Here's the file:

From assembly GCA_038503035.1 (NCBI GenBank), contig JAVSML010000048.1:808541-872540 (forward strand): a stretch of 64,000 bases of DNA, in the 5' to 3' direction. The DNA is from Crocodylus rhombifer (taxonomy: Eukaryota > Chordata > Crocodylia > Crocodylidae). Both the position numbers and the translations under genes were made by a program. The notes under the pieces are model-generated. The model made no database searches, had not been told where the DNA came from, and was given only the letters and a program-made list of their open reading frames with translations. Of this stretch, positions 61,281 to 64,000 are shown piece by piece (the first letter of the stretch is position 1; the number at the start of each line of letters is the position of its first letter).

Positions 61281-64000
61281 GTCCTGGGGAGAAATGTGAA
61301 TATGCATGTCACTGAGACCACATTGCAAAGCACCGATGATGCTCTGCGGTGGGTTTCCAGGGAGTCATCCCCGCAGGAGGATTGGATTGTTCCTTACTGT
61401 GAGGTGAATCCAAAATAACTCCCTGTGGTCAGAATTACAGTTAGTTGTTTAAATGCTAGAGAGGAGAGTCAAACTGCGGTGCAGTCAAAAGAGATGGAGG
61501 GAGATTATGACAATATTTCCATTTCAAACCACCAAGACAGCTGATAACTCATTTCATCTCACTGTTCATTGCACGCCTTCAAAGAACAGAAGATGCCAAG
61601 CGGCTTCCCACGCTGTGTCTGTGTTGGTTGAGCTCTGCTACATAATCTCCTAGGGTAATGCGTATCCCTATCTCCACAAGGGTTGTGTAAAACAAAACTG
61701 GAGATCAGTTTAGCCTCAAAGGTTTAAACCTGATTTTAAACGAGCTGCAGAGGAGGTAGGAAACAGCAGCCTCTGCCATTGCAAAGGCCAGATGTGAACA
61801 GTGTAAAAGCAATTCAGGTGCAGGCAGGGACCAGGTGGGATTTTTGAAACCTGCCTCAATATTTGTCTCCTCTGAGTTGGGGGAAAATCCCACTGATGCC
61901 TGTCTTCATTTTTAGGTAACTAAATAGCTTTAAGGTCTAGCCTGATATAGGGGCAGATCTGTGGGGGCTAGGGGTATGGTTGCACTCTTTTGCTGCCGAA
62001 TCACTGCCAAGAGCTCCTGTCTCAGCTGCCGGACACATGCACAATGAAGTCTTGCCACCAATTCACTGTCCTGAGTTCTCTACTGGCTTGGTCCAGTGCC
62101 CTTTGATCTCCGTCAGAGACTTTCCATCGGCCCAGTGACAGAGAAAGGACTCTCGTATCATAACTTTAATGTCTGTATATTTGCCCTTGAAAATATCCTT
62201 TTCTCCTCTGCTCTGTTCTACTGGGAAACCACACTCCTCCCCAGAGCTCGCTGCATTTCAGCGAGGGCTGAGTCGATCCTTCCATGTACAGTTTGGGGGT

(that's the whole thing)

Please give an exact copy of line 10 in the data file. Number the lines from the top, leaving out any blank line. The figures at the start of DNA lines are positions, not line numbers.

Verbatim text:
61901 TGTCTTCATTTTTAGGTAACTAAATAGCTTTAAGGTCTAGCCTGATATAGGGGCAGATCTGTGGGGGCTAGGGGTATGGTTGCACTCTTTTGCTGCCGAA